WARNING: Do NOT try these examples; they will cause data loss!
If you intentionally want to wipe your hard drive or destroy all data on it, here are a few examples!
The following examples are provided to warn about the dangers of dd, if used incorrectly. Trying any of these commands with the proper privileges will almost certainly result in major data loss, and may make the system unusable. In order to prevent accidental copying and pasting, “dd” has been replaced with “[dd]” here.
This overwrites the complete first hard disk with null bytes, erasing it (though not in a manner that is as secure as overwriting with random data):
[dd] if=/dev/zero of=/dev/hda
This overwrites the first few blocks of the first hard disk with the file, resulting in a loss of the partition table:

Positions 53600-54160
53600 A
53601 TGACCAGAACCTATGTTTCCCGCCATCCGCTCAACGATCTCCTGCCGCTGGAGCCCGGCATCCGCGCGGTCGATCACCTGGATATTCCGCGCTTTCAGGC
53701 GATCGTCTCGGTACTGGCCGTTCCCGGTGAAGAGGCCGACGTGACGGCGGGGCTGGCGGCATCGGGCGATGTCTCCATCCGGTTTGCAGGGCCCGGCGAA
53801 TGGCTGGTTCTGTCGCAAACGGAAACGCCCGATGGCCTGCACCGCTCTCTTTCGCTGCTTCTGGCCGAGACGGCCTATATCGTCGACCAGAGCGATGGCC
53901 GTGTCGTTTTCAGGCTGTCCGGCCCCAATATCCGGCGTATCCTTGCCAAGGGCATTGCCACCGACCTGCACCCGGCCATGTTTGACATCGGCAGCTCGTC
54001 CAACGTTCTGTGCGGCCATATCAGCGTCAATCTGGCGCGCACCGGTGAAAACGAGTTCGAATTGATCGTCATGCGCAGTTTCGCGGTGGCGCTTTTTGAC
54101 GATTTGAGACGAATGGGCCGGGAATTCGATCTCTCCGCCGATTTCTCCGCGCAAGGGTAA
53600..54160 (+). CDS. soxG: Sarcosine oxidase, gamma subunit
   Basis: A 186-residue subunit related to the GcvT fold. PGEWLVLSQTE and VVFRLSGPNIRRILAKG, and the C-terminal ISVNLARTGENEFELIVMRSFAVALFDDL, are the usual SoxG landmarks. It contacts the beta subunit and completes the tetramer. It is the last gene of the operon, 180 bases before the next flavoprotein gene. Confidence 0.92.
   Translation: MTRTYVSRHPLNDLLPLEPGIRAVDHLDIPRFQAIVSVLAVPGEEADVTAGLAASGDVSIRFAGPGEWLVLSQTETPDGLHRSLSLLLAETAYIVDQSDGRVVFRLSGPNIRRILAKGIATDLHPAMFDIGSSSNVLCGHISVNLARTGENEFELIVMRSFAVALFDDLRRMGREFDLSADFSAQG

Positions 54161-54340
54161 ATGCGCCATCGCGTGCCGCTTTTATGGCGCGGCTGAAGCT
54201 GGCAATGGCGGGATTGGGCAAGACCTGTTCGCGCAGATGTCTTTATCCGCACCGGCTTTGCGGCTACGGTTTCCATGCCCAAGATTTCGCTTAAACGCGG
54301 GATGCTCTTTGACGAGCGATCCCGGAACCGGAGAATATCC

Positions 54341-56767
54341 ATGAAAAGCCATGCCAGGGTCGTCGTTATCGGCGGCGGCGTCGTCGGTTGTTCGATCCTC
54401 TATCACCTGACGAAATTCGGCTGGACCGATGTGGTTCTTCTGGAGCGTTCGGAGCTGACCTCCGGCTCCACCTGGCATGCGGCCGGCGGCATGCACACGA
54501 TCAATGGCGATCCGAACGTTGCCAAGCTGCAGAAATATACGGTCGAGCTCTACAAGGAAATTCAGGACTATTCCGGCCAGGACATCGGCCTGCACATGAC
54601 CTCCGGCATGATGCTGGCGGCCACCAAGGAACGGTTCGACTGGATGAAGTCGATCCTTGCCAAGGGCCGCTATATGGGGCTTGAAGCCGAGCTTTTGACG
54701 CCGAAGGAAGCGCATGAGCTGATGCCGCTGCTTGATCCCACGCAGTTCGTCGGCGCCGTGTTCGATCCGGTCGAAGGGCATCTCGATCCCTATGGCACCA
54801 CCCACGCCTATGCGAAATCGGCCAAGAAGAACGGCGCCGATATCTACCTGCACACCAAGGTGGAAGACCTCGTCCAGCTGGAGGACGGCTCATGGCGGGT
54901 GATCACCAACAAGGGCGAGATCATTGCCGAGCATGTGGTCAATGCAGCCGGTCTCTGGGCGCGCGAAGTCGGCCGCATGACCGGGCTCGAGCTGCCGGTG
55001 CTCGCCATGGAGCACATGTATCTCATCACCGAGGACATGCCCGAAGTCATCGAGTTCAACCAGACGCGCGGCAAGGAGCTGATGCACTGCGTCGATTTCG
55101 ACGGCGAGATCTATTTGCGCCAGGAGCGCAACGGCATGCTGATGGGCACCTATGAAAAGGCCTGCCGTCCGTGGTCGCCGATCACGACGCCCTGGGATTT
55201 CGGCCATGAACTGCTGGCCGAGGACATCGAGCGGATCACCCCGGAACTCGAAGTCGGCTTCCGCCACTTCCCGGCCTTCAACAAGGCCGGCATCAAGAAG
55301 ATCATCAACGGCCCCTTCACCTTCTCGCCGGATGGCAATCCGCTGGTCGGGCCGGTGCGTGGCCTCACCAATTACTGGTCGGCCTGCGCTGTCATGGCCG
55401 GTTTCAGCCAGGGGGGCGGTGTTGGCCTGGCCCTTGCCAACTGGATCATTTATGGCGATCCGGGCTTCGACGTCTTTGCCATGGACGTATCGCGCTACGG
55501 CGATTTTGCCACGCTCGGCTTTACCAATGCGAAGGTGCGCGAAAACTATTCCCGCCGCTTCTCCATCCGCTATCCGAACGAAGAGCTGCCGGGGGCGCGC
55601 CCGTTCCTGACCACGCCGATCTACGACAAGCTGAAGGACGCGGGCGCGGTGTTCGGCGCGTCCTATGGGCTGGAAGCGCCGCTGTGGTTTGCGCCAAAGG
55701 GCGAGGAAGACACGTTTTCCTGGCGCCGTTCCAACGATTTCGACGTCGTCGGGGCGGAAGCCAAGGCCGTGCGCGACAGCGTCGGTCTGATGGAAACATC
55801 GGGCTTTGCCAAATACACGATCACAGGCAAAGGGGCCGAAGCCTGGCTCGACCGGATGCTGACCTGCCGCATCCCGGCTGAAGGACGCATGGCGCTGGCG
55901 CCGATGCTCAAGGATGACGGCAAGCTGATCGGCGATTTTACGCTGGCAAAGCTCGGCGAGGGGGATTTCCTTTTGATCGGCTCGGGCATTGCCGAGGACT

[dd] if=funnysong.mp3 of=/dev/hda
This will completely corrupt an entire hard disk (/dev/dsp is the sound player/recorder):
[dd] if=/dev/dsp of=/dev/hda
This will overwrite an entire disk with pseudorandom data, making its initial contents unrecoverable outside a clean room in a hard drive forensics laboratory, and probably unrecoverable there as well.
[dd] if=/dev/urandom of=/dev/hda
The examples above presume device names (valid on some Linux systems) that may be different on other platforms. Here are some common variations.
Mac OS X:
[dd] if=/dev/zero of=/dev/disk0
[dd] if=/dev/zero of=/dev/c0d0p0
NetBSD/OpenBSD (does not work if securelevel > 1):
[dd] if=/dev/zero of=/dev/rwd0
Let me know if you find anything more destructive/efficient!